Software patent vote this week. EU governments are this week expected to push through a groundbreaking vote on the proposed software patent directive in one of the last two European Council meetings before the end of the year. Contrary to recent press reports claiming that an adoption of the draft directive will not be possible before 2005, the Dutch EU Presidency and the 25 member states making up the European Council are seemingly eager to commit to this final step before the end of the year.
Octrooirecht. Software patent vote this week. EU governments are this week expected to push through a groundbreaking vote on the proposed software patent directive in one of the last two European Council meetings before the end of the year.
Contrary to recent press reports claiming that an adoption of the draft directive will not be possible before 2005, the Dutch EU Presidency and the 25 member states making up the European Council are seemingly eager to commit to this final step before the end of the year.
So eager, in fact, that they have decided to formally adopt the decision, reached by the Competitiveness Council on May 18, as an A point (without a debate) in the Agriculture and Fisheries Council meeting on December 21.
The outcome will be known as the Council’s common position.
Confirming Tuesday’s adoption, a Council spokesperson told MIP Week: “The Spanish delegation has announced that it will vote against and the Belgian, Austrian and Italian that they will abstain. Several delegations such as the Netherlands, Poland and Latvia announced that they will make a declaration to the Council minutes explaining their positions.”
Under the EU’s co-decision procedure, the Council’s common position will be transferred to the European Parliament, which could give it its vote as early as mid-January, or mid-February next year – that is, if all goes according to plan.
The EU directive on the patenting of computer-implemented inventions has been at the centre of much controversy since the European Commission first proposed it in 2002. Its aim is to harmonize the divergent laws on software patenting across the EU by bringing them more in line with the current practice at the European Patent Office.
But groups such as the Foundation for a Free Information Infrastructure are concerned that the directive would legalize software patenting, or at the very least increase software patenting due to confused wording in the directive over what kind of software is patentable.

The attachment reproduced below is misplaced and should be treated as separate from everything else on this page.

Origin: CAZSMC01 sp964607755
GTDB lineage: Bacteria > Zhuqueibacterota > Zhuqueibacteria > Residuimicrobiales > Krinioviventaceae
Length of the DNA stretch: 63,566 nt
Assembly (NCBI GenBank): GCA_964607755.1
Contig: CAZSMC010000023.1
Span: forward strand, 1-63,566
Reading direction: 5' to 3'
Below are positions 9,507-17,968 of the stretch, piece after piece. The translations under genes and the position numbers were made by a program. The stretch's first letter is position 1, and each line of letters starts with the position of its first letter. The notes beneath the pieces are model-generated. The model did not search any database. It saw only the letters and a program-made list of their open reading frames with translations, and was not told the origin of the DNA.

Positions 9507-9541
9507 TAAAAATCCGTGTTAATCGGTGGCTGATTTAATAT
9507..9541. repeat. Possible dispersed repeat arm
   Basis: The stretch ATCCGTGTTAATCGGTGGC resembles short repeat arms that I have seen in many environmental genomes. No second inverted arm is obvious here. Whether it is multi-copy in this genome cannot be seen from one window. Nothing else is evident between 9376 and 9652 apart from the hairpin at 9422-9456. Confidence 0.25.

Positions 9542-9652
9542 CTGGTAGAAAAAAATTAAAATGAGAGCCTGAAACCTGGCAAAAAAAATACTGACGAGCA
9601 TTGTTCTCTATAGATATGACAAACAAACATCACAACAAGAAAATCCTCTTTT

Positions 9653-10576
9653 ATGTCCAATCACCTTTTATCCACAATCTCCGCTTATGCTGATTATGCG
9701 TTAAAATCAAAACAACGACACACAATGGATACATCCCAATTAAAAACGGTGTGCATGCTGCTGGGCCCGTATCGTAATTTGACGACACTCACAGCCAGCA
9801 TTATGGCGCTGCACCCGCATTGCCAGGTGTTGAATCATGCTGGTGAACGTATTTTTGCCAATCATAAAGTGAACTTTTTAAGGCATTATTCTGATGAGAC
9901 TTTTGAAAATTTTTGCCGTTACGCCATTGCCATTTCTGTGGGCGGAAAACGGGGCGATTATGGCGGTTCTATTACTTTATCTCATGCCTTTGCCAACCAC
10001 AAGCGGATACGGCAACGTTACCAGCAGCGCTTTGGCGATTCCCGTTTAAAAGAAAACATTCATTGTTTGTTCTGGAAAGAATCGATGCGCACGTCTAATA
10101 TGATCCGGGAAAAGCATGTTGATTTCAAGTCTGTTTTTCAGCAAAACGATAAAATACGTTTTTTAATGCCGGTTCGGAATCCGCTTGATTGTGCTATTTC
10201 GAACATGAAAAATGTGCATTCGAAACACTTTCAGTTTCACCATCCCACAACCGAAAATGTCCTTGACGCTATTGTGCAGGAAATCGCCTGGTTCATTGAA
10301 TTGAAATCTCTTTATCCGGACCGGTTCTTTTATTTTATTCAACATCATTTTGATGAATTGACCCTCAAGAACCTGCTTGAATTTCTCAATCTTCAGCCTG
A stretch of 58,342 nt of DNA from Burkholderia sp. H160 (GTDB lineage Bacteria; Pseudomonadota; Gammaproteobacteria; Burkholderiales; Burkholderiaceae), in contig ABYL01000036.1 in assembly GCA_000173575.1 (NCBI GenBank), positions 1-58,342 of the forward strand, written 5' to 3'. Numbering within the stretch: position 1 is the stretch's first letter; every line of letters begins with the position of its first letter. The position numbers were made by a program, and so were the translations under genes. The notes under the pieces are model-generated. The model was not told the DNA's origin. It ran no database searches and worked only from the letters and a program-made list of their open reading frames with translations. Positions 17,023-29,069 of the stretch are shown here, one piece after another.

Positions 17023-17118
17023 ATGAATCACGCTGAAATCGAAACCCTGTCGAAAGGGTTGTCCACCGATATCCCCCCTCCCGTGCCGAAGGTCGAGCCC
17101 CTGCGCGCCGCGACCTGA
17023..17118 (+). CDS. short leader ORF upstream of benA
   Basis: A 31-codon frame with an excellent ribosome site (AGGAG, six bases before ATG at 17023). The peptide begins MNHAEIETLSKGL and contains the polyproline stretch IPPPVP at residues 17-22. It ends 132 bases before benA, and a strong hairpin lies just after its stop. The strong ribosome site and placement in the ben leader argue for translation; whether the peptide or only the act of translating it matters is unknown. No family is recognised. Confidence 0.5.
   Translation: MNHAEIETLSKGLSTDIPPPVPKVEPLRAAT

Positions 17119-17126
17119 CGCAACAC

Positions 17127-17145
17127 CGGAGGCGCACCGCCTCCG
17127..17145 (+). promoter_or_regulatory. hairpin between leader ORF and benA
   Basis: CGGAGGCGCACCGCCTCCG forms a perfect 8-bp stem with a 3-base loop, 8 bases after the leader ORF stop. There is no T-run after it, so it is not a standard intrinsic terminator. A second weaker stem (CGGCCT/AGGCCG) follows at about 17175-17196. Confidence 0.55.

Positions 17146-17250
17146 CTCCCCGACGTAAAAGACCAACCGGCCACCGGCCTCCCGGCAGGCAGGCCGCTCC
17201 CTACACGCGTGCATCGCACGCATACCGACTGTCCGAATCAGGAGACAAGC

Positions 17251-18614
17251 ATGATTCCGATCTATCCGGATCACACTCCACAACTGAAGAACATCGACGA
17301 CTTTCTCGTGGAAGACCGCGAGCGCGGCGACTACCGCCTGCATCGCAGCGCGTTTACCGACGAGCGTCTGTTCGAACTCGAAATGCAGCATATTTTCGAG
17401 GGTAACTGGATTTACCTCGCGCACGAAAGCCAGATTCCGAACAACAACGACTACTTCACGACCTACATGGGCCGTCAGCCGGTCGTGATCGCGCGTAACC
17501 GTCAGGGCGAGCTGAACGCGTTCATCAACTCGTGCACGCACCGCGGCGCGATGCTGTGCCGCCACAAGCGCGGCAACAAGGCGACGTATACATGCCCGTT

In late 2003 the Parliament adopted a new draft with more than 70 amendments to the Commission’s original proposal. The IT industry and the European Commission said the amendments diluted the original plans and turned the draft text into a confusing maze of broad and contradictory provisions.
On May 18, the Competitiveness Council, pushed by the then Irish EU presidency, adopted a so-called compromise draft, keeping only 21 of the Parliament’s amendments and moving closer to the Commission’s original version. Supporters of the directive, such as Dell, Ericsson, Intel, Siemens and Sony, would like to see it adopted sooner rather than later.
“This directive is extremely important for the future of innovation in Europe as it concerns two-thirds of all inventions in the European high-tech industry,” said Mark MacGann, director-general of the European IT industry association (EICTA).
Hoping to calm fears that the directive will bring the EU closer to the more liberal US and Japan approaches to software patenting, UK government officials last Tuesday said that the directive will not change the EU’s legal position, but instead will simply clarify what can and cannot be patented.
Lord Sainsbury, the UK’s minister for science and innovation, said that it will not adversely impact the software and open-source market: “Changes in patent practice in the US in the last five years have caused concern in some areas of the computer industry, and the directive will ensure that Europe continues on its own path, which is a balanced approach that both creates a climate for innovation and supports the open source software.”
To be adopted as law, the Council’s common position on the directive will have to go back to the Parliament for a second reading (expected to happen in January or February at the earliest).
“The Parliament will either agree with it, or reject it completely, in which case the directive is dead,” said Tony Howard, deputy director at the UK Patent Office, at a press conference organized by the Department of Trade and Industry last Tuesday.
The remaining option would be that the Parliament again changes the draft, in which case it would have to send it back for a second reading to the Council. In such a case, the Parliament would, under old EU rules, have been restricted to re-introducing only those changes made to the draft during its first reading.
But with the election of a new Parliament, which opened in October, this rule does not apply, explained Howard, and the Parliament will be free to introduce new changes if it wishes.
“It’s an issue to follow that will keep us all very busy for the months to come. It will be even harder this time than during the first reading,” said one industry observer in Brussels.
Read here and here the draft statements to be considered Tuesday.
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Stephanie Bodoni, London - 19 December 2004